The radio and television station owner and creator of the Home Shopping Network and Pax TV (later Ion TV) died on Jan. 9 at the age of 80. NAB President Gordon Smith commented: “Broadcasters have lost a friend and a legend in the passing of Bud Paxson, who was a tenacious advocate for over-the-air radio and televsion.”
Lowell Paxson, a radio and TV entrepreneur who launched TV’s home shopping industry and then went on to create the network that became Ion Media, died at his home in Montana on Jan. 9. He was 80.
Born in Rochester, New York to Maybelle and Donald Paxson, Bud developed an early passion for television, radio and showmanship. He was the star deejay on radio show Kiddie Go Round at 14 years old and post-graduation from Syracuse University, owned his first TV station by his early twenties.
It was as the owner of WWQT-AM in Clearwater, Fla., that Paxson, known to most as Bud, discovered the power of selling products directly to consumer over the airwaves. In 1977, when on of his station’s advertisers could not pay his bill, Paxson accepted 118 avocado green can openers instead of money. Needing to make payroll the next day without the funds to do so, he went on the air and announced he would sell the $30 can openers for $10 each to anyone who could come to the station and pay cash. In three hours he sold them all.
With partner Ray Speer, Paxson took the retailing concept to cable in Florida and built the Home Shopping Club. Sales boomed. It went national as the Home Shopping Network. By 1985, HSN was grossing $1 billion annually. But unhappy with the direction of the company, Paxson walked away to form another media company in 1991.
The new company, Paxson Communications, accumulated radio and TV stations. Paxson sold the radio stations to Clear Channel in 1997 for nearly $700 million, but continued to buy TV stations and they became the backbone of Pax TV, a broadcast network promising family-friendly programming, an alternative to the sex and violence he thought was rife on TV.
The programming philosophy was an outgrowth of his evangelistic Christianity.
With off-network shows like The Father Dowling Mysteries, Highway to Heaven and Eight Is Enough and a smattering of original programming, Pax TV debuted in August 1998.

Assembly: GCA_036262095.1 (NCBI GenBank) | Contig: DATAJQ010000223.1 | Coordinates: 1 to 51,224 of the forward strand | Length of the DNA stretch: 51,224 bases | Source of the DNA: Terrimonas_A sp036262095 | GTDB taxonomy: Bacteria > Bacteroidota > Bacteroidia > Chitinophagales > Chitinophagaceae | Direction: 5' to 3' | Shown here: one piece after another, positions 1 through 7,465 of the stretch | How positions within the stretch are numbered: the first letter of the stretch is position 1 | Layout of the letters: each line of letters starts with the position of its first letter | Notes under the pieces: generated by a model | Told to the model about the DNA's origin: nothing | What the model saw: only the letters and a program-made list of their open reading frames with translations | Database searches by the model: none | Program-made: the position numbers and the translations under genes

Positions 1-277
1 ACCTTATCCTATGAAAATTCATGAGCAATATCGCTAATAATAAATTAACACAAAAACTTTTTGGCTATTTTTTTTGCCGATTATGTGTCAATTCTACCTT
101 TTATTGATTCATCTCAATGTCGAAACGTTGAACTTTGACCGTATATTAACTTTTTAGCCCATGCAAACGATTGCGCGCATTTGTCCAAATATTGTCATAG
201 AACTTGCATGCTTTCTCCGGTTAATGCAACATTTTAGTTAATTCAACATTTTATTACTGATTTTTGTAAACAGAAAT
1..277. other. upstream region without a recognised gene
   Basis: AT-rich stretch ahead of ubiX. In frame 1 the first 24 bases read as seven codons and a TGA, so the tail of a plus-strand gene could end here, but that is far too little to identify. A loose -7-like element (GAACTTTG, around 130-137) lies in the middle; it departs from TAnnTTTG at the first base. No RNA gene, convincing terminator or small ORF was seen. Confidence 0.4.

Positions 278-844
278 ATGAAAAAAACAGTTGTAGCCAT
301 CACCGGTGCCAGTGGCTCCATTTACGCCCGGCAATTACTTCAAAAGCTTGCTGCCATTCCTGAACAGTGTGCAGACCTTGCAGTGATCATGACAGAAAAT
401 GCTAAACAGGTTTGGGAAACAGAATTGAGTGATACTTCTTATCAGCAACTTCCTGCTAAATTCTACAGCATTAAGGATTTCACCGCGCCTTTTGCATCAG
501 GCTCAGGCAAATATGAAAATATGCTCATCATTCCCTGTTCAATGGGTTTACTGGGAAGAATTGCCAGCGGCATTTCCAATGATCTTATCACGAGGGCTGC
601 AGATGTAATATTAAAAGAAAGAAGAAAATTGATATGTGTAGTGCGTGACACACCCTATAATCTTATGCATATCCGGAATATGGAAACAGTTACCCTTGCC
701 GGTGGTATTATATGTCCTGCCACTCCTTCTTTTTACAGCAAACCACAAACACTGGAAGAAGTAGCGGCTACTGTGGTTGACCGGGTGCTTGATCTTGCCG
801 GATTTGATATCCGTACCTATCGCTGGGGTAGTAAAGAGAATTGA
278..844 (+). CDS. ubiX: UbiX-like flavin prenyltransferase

But the network never drew sufficient viewership to sustain the original programming. In 2005, it rebranded itself as i:independent Television and fell back on more off-network and a heavy schedule of infomercials.
In 2005, Paxson was forced out of the company by NBCUniversal, which had acquired a 32% stake in the company. Paxson Communications became Ion Media and Pax TV became Ion Television.
In addition to his programming and sales accomplishments, Paxson was a driving force behind the landmark must-carry language in the 1992 Cable Act and the 1996 Communications Act, which was upheld by the Supreme Court in 1997 and transformed television in the modern age to ensure local community voices were not lost. He became the largest owner of broadcast properties in Florida, started the 7th largest broadcast television network in the United States.
NAB President and CEO Gordon Smith said in a statement: “Broadcasters have lost a friend and a legend in the passing of Bud Paxson, who was a tenacious advocate for over-the-air radio and televsion. Bud’s support for program carriage rules as part of the 1992 Cable Act helped sustain diverse voices on the airwaves and allowed free and local broadcasting to remain a competitive force in today’s multichannel world. NAB mourns the loss of a true giant of broadcasting.”
Services will be held at Christ Fellowship Church in Palm Beach Gardens, Fla., at 4 p.m. on Thursday, Jan. 22.